I had fled to the von Langens from horror at home. I stayed with them in their hired apartment. They took scant notice of me. The Baron, tall with a white clipped moustache, liked to sit in the gardens of the Kursaal and read the Court Columns of The Times. Madame von Langen liked a flutter at the tables, though no more than a ten-franc piece on rouge ou noir.

That evening after dinner we returned to the Kursaal for the music. I wore a sea green dress, a silver necklace, a green hat with a cascading pale- green feather fastened with a silver pin. I anticipated seeing you again. The rooms shimmered with heat from the flares of gas lights, a trio of strings played Mozart and Weber, thick-necked men with cigars talked in groups, women with fans reclined on ottomans. I felt that all who were there admired me – my retroussé nose, almond eyes, pale skin, light brown hair. I heard Vandernoodt say a man might risk hanging for Gwendolen Harleth. ‘There was never a prettier mouth a more graceful walk’ his companion said. I was used to hearing such things.

I flirted and charmed but what I wanted, hoped for, was again to see you. Then you appeared. You stood in the doorway, that detachment you have, your way of observing, your tall, still, figure, dark hair, dark eyes. In a nonchalant voice I asked Vandernoodt who you were. ‘Who’s that man with the dreadful expression?’ He answered he thought you looked very fine, your name was Daniel Deronda and the previous evening he had sat with you and your party for an hour on the terrace but you spoke to no one and seemed bored. He said you were English and a relative of Sir Hugo Mallinger with whom you were travelling. You were staying at the Czarina, the grand hotel in the Oberstrasse.

Daniel Deronda. I still love your name. Here in violet ink is my admission of love and pain, hope and struggle. You will never read it though all is written with you in mind. I know now that I kept a place in your heart and that in a way you loved me, though not as I hoped to be loved, or as I loved you. I hoped I was the woman from whom you might have felt unable ever to be apart, the girl, the woman whom you might have chosen, not to take with you to the other side of the world, but to love and be with until parted by death.

Praise for Gwendolen

In Gwendolen, Diana Souhami performs a bold feat of imagination: what would happen if George Eliot’s final novel were retold from the perspective of its beautiful, complicated, circumscribed heroine? The result is intriguing and moving: a fictional recovery of the woman’s interior experience that lies untold behind the man’s journey to fulfilment, and a powerful meditation upon the nature of creativity. Both an arresting interpretation of George Eliot’s work and a compelling fiction in its own right, Gwendolen will be whispering in my ear next time I go back to Daniel Deronda, reminding me to look for the story behind the story. It is a completely beguiling novel.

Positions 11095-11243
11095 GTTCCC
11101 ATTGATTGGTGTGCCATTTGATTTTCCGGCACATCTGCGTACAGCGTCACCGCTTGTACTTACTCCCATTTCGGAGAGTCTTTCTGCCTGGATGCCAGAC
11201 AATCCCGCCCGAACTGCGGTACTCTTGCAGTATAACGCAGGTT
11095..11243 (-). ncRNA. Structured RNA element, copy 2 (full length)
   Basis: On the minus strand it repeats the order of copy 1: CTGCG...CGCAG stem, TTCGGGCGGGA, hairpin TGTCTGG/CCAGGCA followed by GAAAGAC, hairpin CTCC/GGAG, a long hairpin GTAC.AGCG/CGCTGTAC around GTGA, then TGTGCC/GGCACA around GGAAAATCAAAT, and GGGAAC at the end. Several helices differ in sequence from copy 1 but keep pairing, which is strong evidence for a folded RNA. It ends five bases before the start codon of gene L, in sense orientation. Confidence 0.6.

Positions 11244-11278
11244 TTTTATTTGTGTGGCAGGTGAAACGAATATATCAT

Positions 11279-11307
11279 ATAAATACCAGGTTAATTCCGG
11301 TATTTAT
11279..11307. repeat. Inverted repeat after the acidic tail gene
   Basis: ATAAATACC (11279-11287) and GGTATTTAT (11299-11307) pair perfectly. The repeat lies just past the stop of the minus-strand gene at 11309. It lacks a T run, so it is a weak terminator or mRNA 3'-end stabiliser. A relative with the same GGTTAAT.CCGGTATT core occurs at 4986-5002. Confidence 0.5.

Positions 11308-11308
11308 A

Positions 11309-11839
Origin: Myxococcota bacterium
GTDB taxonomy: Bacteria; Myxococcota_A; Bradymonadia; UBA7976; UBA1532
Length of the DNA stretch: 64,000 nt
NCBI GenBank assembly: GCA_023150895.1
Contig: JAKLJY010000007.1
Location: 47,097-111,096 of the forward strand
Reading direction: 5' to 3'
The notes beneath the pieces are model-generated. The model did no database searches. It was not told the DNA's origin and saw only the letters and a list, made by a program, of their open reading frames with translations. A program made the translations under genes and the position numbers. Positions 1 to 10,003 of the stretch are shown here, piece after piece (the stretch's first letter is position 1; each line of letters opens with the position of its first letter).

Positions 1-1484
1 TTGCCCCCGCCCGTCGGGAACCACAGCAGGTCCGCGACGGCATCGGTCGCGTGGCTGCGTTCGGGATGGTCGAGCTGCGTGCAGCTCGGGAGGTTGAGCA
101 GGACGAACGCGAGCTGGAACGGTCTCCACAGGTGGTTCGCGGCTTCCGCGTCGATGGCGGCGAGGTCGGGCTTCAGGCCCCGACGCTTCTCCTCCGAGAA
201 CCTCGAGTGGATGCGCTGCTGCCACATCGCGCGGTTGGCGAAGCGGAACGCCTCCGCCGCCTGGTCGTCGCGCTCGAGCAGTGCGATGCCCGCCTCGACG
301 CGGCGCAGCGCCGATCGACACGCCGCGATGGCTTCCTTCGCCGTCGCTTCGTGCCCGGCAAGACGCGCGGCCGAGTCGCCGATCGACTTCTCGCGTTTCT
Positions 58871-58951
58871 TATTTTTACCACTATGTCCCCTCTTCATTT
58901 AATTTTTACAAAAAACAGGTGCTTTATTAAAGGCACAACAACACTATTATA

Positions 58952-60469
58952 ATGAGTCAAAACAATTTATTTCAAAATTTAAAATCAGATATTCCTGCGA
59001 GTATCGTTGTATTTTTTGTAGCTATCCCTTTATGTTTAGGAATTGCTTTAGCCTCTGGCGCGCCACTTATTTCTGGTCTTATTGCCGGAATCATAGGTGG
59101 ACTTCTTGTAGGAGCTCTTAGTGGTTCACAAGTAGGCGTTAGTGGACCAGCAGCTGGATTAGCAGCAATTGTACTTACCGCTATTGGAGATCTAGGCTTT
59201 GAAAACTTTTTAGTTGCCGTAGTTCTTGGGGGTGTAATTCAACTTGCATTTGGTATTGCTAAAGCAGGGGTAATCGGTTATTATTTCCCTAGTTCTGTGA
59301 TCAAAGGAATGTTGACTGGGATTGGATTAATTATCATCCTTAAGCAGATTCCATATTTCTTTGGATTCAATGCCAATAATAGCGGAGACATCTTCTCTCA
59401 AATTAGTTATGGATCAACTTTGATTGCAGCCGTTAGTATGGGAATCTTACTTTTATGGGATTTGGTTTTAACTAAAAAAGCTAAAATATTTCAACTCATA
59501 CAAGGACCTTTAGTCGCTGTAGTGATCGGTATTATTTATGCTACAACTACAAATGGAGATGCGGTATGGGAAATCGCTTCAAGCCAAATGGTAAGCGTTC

Rebecca Mead · Author of The Road to Middlemarch.

Souhami takes to the [novel] as nimbly as galloping Gwendolen might to a fast hunter over bumpy ground… Eliot neglected to find a proper home for Gwendolen. Souhami, with sympathy, mischief and imagination, gives her one.


In her first novel, highly regarded biographer Diana Souhami… gives Eliot’s beautiful, headstrong anti-heroine her own first-person narrative. This is an act of breathtaking chutzpah… to assume creative responsibility for [Gwendolen] is not for the faint-hearted… It is intriguing, and it is brave.


Souhami invents a complex narcissistic interior life for Gwendolen, and she does it with a rhythm of observation and language that stand proudly beside the original. It’s possible to love Gwendolen without having read Daniel Deronda – but Souhami cheekily invites comparison by bringing Gwendolen and a fictionalized George Eliot together at the same dinner party.

New York Times Book Review